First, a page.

This paper introduces a novel account of difficulty resting on the cognitive science based notion of executive demand. The account is domain-general, normative, and firmly situated in a well-established empirical literature. Two arguments for analyzing difficulty through a lens of executive processing are proposed. The account is applied to a host of philosophical debates that invoke difficulty. I show how the proposed account uniquely sheds light on theories of learning, skilled action, the nature of expertise, the nature of achievements, the nature of demandingness, and issues in moral responsibility.

5.00 pm – 6.15 pm
Gregor Hochstetter (Philosophy, University of Tübingen):
"Inhibition and Action Control"
The aim of my talk is to consider whether and how inhibition plays a constitutive role for agency and action control. My talk falls into three parts. First, I shall suggest that everyday agency partly consists in the capacity to automatically coordinate perceptual input and action output. Call this a stimulus-response capacity. Second, I shall show that inhibition is crucial for everyday agency. For this purpose I shall consider the case of an agent that merely possesses such an S-R capacity but no inhibitory control. As I shall show agents without inhibition lack the ability to detach themselves from their environment. This is supported by various pathologies such as utilization behavior. Third, I shall suggest that cognitive science provides some understanding of the structure and function of the capacity for inhibition that makes further degrees of action control and detachment from the environment possible.

30 November 2022
Lunch Talk
Dr Florian Wimmers

Dr Florian Wimmers:
"Hey Google, directions to immune protection. Combining lab- and AI-based methods to map out the immune system"

30 November 2022, 12.00 pm (sharp/s.t.!)
ZMBP, room 4U09
(Center for Plant Molecular Biology/Zentrum für Molekularbiologie der Pflanzen)
Auf der Morgenstelle 32, Tübingen

Abstract:
The emergence of Omics technologies enables scientists to construct highly precise maps of the biological processes inside our bodies. Like Google Maps, these maps can be layered to offer insights at multiple regulatory levels allowing researchers to gain comprehensive system-wide insights on diseases. This talk will look at examples of how these multi-omics maps are used to study infectious diseases and vaccines.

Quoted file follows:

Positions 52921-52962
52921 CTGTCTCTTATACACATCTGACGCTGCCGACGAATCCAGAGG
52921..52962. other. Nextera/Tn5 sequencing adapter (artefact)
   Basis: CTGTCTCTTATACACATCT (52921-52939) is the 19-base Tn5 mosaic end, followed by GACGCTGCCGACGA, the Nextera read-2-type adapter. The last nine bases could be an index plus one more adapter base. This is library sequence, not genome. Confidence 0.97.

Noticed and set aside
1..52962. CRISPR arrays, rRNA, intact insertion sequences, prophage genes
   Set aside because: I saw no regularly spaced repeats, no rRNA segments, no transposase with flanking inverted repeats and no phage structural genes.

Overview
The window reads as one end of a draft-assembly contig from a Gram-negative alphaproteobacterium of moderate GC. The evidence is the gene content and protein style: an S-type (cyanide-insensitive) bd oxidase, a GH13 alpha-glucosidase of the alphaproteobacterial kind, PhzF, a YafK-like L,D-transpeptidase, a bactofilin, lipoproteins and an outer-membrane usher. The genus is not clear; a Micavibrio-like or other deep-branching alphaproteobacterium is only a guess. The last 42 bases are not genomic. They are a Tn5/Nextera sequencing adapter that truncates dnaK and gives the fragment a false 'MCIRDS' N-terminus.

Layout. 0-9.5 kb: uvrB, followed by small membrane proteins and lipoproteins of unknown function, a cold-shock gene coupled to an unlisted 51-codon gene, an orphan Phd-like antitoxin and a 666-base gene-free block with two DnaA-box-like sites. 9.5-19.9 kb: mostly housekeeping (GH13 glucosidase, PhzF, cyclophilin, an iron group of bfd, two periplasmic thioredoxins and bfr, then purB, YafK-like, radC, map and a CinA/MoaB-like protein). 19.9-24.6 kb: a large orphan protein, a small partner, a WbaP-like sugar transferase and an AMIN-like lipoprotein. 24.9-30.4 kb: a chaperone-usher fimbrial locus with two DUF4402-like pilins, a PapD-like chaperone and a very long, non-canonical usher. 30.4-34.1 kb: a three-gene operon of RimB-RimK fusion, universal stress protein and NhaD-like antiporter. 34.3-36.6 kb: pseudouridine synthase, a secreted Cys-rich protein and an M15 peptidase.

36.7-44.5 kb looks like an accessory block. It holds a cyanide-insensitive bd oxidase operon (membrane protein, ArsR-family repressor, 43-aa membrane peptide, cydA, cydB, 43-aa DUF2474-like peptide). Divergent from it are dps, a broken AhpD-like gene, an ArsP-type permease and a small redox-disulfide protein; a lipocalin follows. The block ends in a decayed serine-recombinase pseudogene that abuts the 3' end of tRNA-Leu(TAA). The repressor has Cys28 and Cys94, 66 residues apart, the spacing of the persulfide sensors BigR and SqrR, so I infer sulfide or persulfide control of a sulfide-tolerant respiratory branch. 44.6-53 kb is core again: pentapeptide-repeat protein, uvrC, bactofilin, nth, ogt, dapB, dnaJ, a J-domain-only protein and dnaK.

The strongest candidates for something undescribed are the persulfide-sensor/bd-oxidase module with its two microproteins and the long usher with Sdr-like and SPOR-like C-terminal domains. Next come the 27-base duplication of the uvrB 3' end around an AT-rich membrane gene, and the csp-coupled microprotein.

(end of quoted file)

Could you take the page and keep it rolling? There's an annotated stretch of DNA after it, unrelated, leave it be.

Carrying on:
Read more about Florian Wimmers and his project here.

 

22 November 2022
Global Encounter Lecture
Dr Carlos Nazario Mora Duro

“Migration for love, education and work. An approach to the recent Mexican migration to Germany“

22 November 2022, 6.00 pm
Großer Senat, Neue Aula
(Geschwister Scholl Platz, Tübingen)
followed by a small reception in the Kleiner Senat
 

Abstract
This talk reflects on recent Mexican migration to Germany which, according to recent data, reached 18,015 individuals in 2019, although some claim that the actual figure is likely to be around 25,000. The topic is relevant to understanding the experiences of minority migrants from the South (of the Americas) to the global North before and after the onset of the pandemic and its social effects. Although this population movement is often classified as "desired migration," using common strategies such as educational, labour and love integration, it is clear that migrants face some challenges in the process. Some experiences of (d)emancipation, disqualification, and narratives of successful integration will therefore be highlighted in the structural dimension of life, as well as in the self-representation of individuals during this part of their life trajectory.

17 November 2022
GIP Lecture
Dr Georg Stenger

Professor Georg Stenger (University of Vienna)
"Some phenomenologically instructed requests to Zhao Tingyang's concept of 'Tianxia'"

Abstract:
In my contribution, I would like to go into more detail on some of the prerequisites, basic terms and forms of understanding that my colleague Prof. Zhao Tingyang developed using the time-honoured "Tanxia" concept. Above all, I would like to emphasize that Zhao's analyzes make an important contribution to the question of our understanding of the "world" insofar as it is global and system-wide. However, whether and to what extent this global approach does not itself represent a renewed infusion of a "universalization of particularity" is to be explained in more detail with my inquiries, which tend more or rudimentary towards "intercultural" and "post- and decolonial" questions.

Inspired by the phenomenological research tradition, my analyzes are primarily aimed at the respective constitutional processes that can show "how something becomes what" as what it can be understood and is able to convince in the first place. To this end, I would like to critically question the following problem areas addressed by Zhao Tingyang: 
1) What does "methodology" mean when "Tianxia" – the topic or subject of the research itself - is used "as methodology"?